Wednesday, September 07, 2005

The Church and the Red Cross

I promised to write a post about my aggravation with the Red Cross, but I have since decided that it is not the Red Cross that I am aggravated with.  It is the mentality of the Church.

The Red Cross does not promote Jesus Christ.  They are purposefully secular.  I have a problem with that.  The Red Cross can do whatever it wants, but so can I.  And if I choose to do disaster relief, I will be certain that the cup of cold water given out will be done in Jesus’ name.  Shouldn’t that be the focus of all Christians?

The Southern Baptists have the third largest relief agency in the United States.  You probably will not hear that on the television, but it is true.  If the Red Cross serves a hot meal, then it is most likely that a Southern Baptist volunteer cooked it.  Why aren’t Christians investing more money into such Christian organizations?

I am afraid that the answer is that Christians would rather support a secular agency than a Christian one.  If that is not the case, why do Christians give more to the secular than to the sacred?  Why should the coffers of the Church be drained to pad the pocket of a secular organization when the Christian organization can do a better job?  Why not direct those funds somewhere else?  Why not organize your Church as a shelter, if you have the means?  Why not support a Christian organization to support?

Have I been misinformed?  Is it, or is it not the policy of the Red Cross that folks not speak about “God” while working for the Red Cross?  If the answer is yes, then, thank you very much but I will find an alternate way to help the people.  If the answer is yes, then they should seriously consider changing their name to the “Red Plus”.  Also, I wonder if the Red Crescent has the same restrictions.  Somehow, I doubt that is the case.  Muslims probably would not stand such secularism.

I know that some of you out there like the Red Cross.  So why do you support it over a Christian organization?  

11 comments:

Anonymous said...
This comment has been removed by a blog administrator.
Sojourner said...

Just so you know, I am deleting comments that are merely commercials. It is annoying.

Dr 4LOM said...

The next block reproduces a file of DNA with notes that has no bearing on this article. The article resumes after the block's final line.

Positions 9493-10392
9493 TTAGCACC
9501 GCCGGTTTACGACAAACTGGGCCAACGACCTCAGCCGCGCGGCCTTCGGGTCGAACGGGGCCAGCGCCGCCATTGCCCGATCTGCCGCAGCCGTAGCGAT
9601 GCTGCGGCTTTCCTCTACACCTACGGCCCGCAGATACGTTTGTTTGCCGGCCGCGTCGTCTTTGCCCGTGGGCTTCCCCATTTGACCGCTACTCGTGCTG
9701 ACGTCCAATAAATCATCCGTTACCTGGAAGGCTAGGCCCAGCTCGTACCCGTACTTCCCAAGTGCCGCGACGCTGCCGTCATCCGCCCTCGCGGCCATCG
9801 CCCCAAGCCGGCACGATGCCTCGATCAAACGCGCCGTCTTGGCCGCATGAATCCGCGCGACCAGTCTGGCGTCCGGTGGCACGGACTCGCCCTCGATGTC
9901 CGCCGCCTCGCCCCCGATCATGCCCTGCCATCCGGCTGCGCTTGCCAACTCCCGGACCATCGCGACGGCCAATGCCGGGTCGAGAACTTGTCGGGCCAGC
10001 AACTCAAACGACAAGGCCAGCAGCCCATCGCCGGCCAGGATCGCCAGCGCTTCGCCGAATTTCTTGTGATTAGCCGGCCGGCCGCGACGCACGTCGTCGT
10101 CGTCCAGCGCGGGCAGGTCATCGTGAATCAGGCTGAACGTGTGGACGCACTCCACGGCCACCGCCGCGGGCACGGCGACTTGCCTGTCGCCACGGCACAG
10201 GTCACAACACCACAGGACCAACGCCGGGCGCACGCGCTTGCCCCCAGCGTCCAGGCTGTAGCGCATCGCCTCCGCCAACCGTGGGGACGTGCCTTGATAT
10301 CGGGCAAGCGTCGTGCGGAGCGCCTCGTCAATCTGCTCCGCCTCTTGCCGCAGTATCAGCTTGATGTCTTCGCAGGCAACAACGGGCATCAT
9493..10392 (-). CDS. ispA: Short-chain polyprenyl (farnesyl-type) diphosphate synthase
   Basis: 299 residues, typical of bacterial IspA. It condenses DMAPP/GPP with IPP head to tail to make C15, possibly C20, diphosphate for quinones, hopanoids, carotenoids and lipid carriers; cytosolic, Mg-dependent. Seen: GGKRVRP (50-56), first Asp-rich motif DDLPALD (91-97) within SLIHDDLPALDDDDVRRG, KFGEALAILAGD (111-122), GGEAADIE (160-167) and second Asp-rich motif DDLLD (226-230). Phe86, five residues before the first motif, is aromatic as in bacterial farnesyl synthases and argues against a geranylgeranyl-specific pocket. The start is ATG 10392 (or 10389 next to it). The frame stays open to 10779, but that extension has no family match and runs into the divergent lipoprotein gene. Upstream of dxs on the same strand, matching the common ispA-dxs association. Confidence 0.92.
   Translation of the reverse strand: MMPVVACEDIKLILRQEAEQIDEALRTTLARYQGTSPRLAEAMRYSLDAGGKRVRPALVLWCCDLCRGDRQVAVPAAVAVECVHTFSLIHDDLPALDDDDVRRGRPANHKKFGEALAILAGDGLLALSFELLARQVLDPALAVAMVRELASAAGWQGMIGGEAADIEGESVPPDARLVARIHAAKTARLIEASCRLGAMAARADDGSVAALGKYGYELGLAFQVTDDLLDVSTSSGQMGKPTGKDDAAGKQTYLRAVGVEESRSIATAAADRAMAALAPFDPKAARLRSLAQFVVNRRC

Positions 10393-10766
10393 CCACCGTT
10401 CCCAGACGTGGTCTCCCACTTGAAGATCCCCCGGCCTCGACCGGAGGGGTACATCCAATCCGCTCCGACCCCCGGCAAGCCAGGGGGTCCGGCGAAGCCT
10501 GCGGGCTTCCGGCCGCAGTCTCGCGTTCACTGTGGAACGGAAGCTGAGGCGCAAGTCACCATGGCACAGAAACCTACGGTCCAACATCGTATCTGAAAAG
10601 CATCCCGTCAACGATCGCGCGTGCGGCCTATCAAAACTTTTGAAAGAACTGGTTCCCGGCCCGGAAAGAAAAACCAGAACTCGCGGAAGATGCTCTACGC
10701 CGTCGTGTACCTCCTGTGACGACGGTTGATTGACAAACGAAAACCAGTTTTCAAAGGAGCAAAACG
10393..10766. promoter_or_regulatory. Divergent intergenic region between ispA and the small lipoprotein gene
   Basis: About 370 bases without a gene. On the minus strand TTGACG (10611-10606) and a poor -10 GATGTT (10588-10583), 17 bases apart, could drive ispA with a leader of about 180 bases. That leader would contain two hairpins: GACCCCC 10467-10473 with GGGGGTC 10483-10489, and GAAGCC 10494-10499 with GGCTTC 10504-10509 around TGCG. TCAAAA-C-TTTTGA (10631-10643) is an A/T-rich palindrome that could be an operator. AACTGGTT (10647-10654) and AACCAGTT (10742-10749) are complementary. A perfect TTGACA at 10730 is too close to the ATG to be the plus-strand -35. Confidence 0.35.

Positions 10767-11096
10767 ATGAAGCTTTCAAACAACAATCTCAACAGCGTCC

I think your angst here is slightly misdirected. While I agree with you that an organization that chooses a symbol like a cross should regard it's background with reverence, but don't forget that at one time people of Jewish faith used the broken cross(later bastardized as a swastika) as a symbol of crushed faith and nothing at all to do with Jesus in name. Symbols create powerful entities in our society, but I don't think that's most important here. I think what you're missing is validity. Why is it less adequate for a church to sponser relief while an organization that is less organized gets the credit? Why is it that those Red Cross folks told the church that people had to starve instead of allowing them to give the food that was cooked in the church kitchens? The answer is a lack of leadership. Put it in any frame of reference you want, but the problem is organization and direction. Recently the neo-conservative movement has drawn up funds for "faith-based initiatives". To many this would seem to be a great idea and to others the worst ever, why? Because people fear a lack of direction. While we'd love for churches to have the ability to mobilize and help the less fortunate, we're frightened they may build an army of brain washed miscreants. This is an answer to why churches struggle to raise funds while secular organizations in obvious disarray make gains. I think people have the same fears about organized religion that were around in Martin Luthor's time. As silly as it may seem to a man that belongs to such a good caring parish, many people have been burned by organized religion and have difficulty putting trust in those venues. It would be glorious if we lived in a society that respected both, but just as the media twisted the tragedy of Katrina to be about dead bodies and looting instead of the rescue effort and help needed, they've turned religion into a battleground for scandal and mistrust. We've also been very fooled by our governments by the politically liberal agendas as well. We believe that because a socialized action plan is built in Congress that it will be run by the best people available and we can see just by the top four men in FEMA that is definately not the case. The people that make a career out of helping folks, people like you Brad, are left to the wayside when decisions are made and examples are ingrained in peoples minds. Instead we hear of fools that made it to high positions for reasons unaccountable and we form a layer of mistrust. A layer of mistrust that has one backdoor, litigation. I may be entering tin foil hat region here, but I know that if I give moneys to a secular organization and it's ill spent that I can sue for my money back or at least change the people in charge of that money. If I give to a church, that money is gone. No matter what I claim, if it's they don't align with what I thought they believed or that the money didn't go where they said it would, should the money be ill spent, it's lost forever. That's not one hundred percent the truth, nor do I believe it's forefront in peoples minds, but there's a veil there that's created a myth. And the myth is a fear of donating to a church out of fear of where the money's going. What needs to be a top story in the news(we tried on Channel 19 up here btw, and they edited all of that good stuff out, grrrr) is which people are putting that money to good use so that more can be drawn. The media though also fears a backlash. Remember in the U.S. money talks. One other thing that the church will never(hopefully) have on it's side as well is advertisement. Just putting a sign up that says "give to our church" eliminates your validity as a church organization. People immediately assume that money will go in the pockets of the evangelist, and that's the media's fault too. Just check out the 700 club. I just hope you realize that regardless of the litigious graft and insurance woes, and regardless of the lack of support by Christians across the board the things that you all are able to accomplish can only be described as miracles. You've certainly touched my life in ways I can't describe and I know for a fact it was in the name of Christ. And I'm very grateful for that as well.